Students building automated assembly lines

Quakertown Community High School stu­dents in Christopher Polk’s Computer Integrated Manufacturing class cre­at­ed mini auto­mat­ed assem­bly lines, a project that encom­passed many of the skills today’s employ­ers are seek­ing — problem-solving, team­work, and being able to apply what they’ve learned.

“They’ve tak­en basic pro­gram­ming to the next lev­el,” Mr. Polk said. “This is about recre­at­ing an assem­bly line that is used every day in indus­try, food plants, pack­ag­ing facil­i­ties. They have items to make it more real­is­tic and things to inte­grate with robot con­trol.”

The class, which runs for the full school year, employs Project Lead The Way cur­ricu­lum. The pre-engineering course empow­ers stu­dents to devel­op in-demand knowl­edge and skills they need to thrive. In addi­tion, Mr. Polk was able to obtain a Dobot, a robot­ic arm, par­tial­ly paid for with a $500 grant from the Quakertown Community Education Foundation to enhance the mini assem­bly line.

The auto­mat­ed assem­bly line loads box­es with parts and has robots pick them up, Mr. Polk said. Students use VEX robot­ics to build the bulk of the project, and have free rein to use a 3D print­er to help. This year, stu­dents had the oppor­tu­ni­ty to incor­po­rate pneu­mat­ic cylin­ders and sole­noids. The VEZ and the Dobots are pro­grammed using dif­fer­ent soft­ware, so stu­dents had to learn how to incor­po­rate “Handshaking” into their pro­grams. Handshaking is the process of send­ing sig­nals back and forth so mul­ti­ple com­put­ers can “talk” to each oth­er.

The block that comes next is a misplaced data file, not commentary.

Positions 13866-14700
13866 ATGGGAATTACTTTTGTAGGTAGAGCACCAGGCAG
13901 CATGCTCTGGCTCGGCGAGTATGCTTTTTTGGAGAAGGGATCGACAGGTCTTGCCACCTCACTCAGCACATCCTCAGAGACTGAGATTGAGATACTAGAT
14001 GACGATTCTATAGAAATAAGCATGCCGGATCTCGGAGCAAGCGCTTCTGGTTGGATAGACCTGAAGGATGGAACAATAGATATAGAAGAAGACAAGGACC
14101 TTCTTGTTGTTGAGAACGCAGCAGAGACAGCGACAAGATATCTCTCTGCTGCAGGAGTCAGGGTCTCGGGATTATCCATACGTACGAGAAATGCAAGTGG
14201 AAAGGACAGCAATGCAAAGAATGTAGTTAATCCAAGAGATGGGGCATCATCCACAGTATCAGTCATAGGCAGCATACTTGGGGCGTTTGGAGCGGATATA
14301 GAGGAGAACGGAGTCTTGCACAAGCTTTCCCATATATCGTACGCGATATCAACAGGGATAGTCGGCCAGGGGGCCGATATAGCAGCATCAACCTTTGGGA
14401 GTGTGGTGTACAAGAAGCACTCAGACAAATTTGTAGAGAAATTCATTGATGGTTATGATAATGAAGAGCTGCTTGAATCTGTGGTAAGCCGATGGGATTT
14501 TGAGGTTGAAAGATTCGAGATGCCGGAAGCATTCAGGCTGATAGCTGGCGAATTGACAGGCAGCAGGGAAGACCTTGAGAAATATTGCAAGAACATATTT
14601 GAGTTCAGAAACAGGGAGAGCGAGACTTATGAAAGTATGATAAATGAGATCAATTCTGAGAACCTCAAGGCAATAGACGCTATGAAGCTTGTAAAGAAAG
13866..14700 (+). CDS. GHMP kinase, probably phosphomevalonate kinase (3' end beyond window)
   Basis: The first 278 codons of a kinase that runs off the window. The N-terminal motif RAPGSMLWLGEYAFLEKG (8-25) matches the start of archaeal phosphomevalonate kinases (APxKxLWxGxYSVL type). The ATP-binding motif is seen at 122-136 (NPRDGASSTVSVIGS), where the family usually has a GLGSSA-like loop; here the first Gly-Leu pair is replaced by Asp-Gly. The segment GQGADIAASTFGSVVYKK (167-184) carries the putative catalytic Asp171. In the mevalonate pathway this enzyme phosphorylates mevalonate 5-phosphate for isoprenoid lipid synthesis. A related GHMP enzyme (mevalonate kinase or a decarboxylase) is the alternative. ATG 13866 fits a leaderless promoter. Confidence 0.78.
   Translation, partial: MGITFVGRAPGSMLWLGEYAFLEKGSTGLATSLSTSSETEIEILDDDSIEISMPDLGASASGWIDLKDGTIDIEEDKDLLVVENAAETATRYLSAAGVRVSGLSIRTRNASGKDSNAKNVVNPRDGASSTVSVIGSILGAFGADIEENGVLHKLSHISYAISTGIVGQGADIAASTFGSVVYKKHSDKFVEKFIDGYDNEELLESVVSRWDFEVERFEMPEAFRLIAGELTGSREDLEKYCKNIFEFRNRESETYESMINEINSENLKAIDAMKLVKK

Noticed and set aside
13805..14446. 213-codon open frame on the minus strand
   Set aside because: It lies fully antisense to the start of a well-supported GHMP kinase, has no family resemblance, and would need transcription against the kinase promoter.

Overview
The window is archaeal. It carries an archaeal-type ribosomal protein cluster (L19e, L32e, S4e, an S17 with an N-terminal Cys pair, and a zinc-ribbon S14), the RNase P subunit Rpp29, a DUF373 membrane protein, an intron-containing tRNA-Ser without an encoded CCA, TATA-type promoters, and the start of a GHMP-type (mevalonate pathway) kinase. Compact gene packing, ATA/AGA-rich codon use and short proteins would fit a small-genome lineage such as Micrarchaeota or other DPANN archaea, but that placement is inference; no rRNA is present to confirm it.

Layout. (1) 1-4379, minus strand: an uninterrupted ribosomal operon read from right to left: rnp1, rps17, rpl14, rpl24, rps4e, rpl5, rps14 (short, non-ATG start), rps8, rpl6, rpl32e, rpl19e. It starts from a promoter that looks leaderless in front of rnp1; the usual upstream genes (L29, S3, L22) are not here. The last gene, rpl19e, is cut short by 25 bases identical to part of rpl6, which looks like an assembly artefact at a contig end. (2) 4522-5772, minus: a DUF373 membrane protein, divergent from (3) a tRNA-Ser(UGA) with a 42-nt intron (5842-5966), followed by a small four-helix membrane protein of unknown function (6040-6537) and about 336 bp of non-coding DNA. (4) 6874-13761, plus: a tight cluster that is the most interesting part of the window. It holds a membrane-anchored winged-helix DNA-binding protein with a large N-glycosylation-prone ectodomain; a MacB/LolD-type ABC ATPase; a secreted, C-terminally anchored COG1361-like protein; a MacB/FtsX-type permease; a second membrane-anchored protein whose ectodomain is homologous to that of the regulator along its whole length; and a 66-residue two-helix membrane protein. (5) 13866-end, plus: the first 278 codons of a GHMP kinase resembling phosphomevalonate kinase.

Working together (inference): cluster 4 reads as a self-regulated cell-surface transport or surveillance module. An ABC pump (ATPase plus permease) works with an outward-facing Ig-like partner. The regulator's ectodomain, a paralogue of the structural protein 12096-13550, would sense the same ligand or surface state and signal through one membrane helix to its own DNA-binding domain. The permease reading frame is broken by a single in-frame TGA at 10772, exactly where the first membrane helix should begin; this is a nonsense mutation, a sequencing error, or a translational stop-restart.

One stu­dent group includ­ed Dan Boice, David Carr, Ryan Galloway, Joey LaFlura and Kirsten North. Another group includ­ed Aldan Halteman, Carson Jefferis, Tanner Poster, Andrew Proffit and Isaac Snyder.

“If one piece mess­es up, noth­ing will work so every­one needs to get their parts right,” Ryan said. “Sometimes it takes mul­ti­ple designs and ren­di­tions to work.”

Dan said “It’s about design­ing a prod­uct and ship­ping it out. It’s a chal­lenge try­ing to get the con­sis­ten­cy to make it reli­able.”

Mr. Polk, who also teach­es the pop­u­lar chef’s cours­es, said “There are a lot of mov­ing parts, so there’s def­i­nite­ly a lev­el of excite­ment when it works. You can see it in their faces. Definitely a sense of accomplishment.”